Making sparkling wine in England? The climate conditions are changing and now Taittinger, of Champagne, France, had purchased land in the English region of Kent to start making sparkling wines in England. That brand also has vineyards and a sparkling wine facility in the Carneros region, (Domaine Carneros) between the Napa Valley and Sonoma. This Napa-Sonoma region in California has the climate the champagne grapes love, due to the cooling influence of the San Francisco Bay with its summer fog. Taittinger is not the only French champagne house to locate a winery in California: both Roederer and Mumm have wineries there, and I had the pleasure of working in the visitors' center at Mumm Napa.
Many people are surprised to learn that the main ingredient in a traditional champagne is the red grape, pinot noir. This grape is often blended with chardonnay, and perhaps a touch of pinot meunier. If the wine is labelled “blanc de blancs” it means it is entirely chardonnay. In France, the region the wine comes from is its identity, not the grape the wine is made from. So even though an American sparkling wine of quality (like the brands mentioned above) is made from exactly the same grapes and the same production method, called Méthode Champenoise, it still must be called “sparkling wine”. This is to protect the French system of “appellations” of place of origin.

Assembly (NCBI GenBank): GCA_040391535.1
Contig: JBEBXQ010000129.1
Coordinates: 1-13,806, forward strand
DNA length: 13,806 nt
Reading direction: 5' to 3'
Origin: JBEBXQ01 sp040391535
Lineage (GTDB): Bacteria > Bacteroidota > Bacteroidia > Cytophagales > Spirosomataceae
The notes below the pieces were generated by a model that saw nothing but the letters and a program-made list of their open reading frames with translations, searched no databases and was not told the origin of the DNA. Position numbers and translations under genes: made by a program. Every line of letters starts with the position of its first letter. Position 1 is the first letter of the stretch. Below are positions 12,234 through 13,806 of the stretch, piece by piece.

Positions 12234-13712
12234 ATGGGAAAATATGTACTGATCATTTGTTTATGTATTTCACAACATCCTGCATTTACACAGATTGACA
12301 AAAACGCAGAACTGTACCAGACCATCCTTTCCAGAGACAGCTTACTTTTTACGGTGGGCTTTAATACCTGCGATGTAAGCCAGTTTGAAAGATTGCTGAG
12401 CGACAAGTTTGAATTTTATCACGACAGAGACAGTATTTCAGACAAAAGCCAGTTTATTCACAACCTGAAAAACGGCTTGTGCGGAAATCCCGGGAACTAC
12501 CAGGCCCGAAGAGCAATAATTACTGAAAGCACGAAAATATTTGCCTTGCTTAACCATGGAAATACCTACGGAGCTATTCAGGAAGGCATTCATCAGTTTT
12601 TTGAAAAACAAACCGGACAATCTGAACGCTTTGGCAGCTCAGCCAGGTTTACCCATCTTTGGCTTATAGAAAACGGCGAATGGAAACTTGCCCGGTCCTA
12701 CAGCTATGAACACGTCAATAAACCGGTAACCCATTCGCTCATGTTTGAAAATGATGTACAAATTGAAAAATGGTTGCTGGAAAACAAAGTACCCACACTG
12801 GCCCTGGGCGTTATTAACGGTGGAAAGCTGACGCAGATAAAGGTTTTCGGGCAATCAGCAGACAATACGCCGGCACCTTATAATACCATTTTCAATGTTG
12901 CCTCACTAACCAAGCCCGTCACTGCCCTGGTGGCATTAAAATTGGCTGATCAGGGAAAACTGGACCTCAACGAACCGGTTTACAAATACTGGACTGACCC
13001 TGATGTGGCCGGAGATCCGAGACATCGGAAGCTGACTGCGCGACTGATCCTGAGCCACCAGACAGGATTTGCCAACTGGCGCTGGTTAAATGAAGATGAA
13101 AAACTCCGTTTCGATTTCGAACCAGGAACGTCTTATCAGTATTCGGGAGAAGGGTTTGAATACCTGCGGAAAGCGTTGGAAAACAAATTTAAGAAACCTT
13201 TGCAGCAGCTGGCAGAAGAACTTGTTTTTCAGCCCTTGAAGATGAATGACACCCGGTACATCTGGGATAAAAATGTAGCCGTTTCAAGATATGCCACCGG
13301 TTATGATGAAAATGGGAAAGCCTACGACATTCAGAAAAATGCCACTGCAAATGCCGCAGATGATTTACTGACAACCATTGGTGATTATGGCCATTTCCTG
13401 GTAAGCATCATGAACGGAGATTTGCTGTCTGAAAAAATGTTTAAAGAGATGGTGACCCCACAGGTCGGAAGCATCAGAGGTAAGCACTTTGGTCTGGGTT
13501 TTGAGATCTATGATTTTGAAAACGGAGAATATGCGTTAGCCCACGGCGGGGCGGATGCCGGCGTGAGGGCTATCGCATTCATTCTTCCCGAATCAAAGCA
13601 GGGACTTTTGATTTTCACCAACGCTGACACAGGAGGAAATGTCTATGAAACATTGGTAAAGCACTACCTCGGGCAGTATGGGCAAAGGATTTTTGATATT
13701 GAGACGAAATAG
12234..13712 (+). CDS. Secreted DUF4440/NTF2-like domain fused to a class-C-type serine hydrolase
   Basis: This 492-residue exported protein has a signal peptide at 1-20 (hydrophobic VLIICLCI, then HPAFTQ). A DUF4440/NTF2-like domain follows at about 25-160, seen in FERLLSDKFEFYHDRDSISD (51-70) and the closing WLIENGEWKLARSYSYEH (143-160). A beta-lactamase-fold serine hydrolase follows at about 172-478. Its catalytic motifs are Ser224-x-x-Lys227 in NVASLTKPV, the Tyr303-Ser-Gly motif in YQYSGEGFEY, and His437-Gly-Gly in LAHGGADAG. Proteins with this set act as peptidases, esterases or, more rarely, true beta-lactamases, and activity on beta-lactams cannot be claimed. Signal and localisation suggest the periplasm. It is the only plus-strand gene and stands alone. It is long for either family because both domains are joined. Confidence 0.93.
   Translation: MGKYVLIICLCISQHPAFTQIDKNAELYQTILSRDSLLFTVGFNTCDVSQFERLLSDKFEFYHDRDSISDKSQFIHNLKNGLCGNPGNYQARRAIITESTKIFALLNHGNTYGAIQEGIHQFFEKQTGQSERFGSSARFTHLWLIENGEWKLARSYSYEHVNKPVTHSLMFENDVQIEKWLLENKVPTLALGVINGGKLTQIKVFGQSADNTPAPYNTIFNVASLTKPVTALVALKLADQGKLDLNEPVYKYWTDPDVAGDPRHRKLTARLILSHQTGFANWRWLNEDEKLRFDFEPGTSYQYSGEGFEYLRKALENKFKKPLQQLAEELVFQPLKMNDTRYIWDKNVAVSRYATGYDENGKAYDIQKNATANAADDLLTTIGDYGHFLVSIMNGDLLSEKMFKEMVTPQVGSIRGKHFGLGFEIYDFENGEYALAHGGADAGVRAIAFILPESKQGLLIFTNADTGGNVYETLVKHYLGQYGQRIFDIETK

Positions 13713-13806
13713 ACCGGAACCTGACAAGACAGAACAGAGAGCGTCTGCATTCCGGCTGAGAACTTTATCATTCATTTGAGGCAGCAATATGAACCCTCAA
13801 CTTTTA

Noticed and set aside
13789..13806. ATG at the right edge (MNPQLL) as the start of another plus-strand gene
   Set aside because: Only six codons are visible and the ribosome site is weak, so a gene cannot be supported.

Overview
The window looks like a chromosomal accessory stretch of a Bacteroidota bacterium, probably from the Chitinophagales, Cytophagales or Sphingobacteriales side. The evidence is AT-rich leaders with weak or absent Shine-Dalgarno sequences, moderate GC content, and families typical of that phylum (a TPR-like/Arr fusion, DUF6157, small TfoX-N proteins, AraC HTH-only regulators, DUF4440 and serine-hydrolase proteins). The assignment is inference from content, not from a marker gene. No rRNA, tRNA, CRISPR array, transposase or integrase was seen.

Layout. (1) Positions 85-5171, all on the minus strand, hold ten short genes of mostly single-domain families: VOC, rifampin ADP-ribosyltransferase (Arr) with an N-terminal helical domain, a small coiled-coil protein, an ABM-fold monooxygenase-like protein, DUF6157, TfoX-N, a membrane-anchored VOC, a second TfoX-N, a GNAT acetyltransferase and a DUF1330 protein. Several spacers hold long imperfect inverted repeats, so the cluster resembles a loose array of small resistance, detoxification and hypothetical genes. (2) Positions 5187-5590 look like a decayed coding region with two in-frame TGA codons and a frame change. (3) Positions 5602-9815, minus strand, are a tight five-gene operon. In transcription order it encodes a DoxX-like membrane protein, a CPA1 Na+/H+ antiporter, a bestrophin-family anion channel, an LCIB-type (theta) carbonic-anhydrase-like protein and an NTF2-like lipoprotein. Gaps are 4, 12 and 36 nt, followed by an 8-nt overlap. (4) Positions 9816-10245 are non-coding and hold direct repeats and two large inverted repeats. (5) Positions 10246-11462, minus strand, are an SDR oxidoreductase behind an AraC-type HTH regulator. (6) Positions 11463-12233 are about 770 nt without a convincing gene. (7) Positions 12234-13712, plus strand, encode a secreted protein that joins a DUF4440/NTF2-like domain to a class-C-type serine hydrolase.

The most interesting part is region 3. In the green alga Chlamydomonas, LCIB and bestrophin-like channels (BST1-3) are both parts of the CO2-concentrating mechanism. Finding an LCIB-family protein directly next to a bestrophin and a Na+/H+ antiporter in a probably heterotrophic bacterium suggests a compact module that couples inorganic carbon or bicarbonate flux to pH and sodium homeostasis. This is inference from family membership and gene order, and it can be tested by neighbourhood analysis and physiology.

Wouldn't you like to know how to properly pronounce French wines and grape varieties? Remember I offer tutoring sessions where you can bring your questions and I can help you. And if you already speak some French think about taking my course, Mastering French Pronunciation which will be available in January. It gives you the tools to correct your English language accent and sound more like a native. Visit my website, pronouncingFrench.com for more information.